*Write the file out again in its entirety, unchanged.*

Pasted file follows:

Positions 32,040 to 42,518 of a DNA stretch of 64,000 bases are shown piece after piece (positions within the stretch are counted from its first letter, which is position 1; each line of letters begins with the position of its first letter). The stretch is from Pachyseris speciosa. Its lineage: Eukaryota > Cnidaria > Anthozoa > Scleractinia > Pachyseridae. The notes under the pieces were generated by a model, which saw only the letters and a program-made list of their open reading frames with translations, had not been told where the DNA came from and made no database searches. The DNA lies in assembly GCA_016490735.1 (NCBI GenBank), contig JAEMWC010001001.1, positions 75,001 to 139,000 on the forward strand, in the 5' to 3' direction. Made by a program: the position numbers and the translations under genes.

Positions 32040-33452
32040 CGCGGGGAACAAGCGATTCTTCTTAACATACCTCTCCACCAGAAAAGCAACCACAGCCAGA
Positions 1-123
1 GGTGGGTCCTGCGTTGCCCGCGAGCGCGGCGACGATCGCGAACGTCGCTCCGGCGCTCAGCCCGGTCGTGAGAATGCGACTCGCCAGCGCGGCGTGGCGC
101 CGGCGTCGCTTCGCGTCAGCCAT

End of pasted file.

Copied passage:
Positions 32,040 to 42,518 of a DNA stretch of 64,000 bases are shown piece after piece (positions within the stretch are counted from its first letter, which is position 1; each line of letters begins with the position of its first letter). The stretch is from Pachyseris speciosa. Its lineage: Eukaryota > Cnidaria > Anthozoa > Scleractinia > Pachyseridae. The notes under the pieces were generated by a model, which saw only the letters and a program-made list of their open reading frames with translations, had not been told where the DNA came from and made no database searches. The DNA lies in assembly GCA_016490735.1 (NCBI GenBank), contig JAEMWC010001001.1, positions 75,001 to 139,000 on the forward strand, in the 5' to 3' direction. Made by a program: the position numbers and the translations under genes.

Positions 32040-33452
32040 CGCGGGGAACAAGCGATTCTTCTTAACATACCTCTCCACCAGAAAAGCAACCACAGCCAGA
Positions 1-123
1 GGTGGGTCCTGCGTTGCCCGCGAGCGCGGCGACGATCGCGAACGTCGCTCCGGCGCTCAGCCCGGTCGTGAGAATGCGACTCGCCAGCGCGGCGTGGCGC
101 CGGCGTCGCTTCGCGTCAGCCAT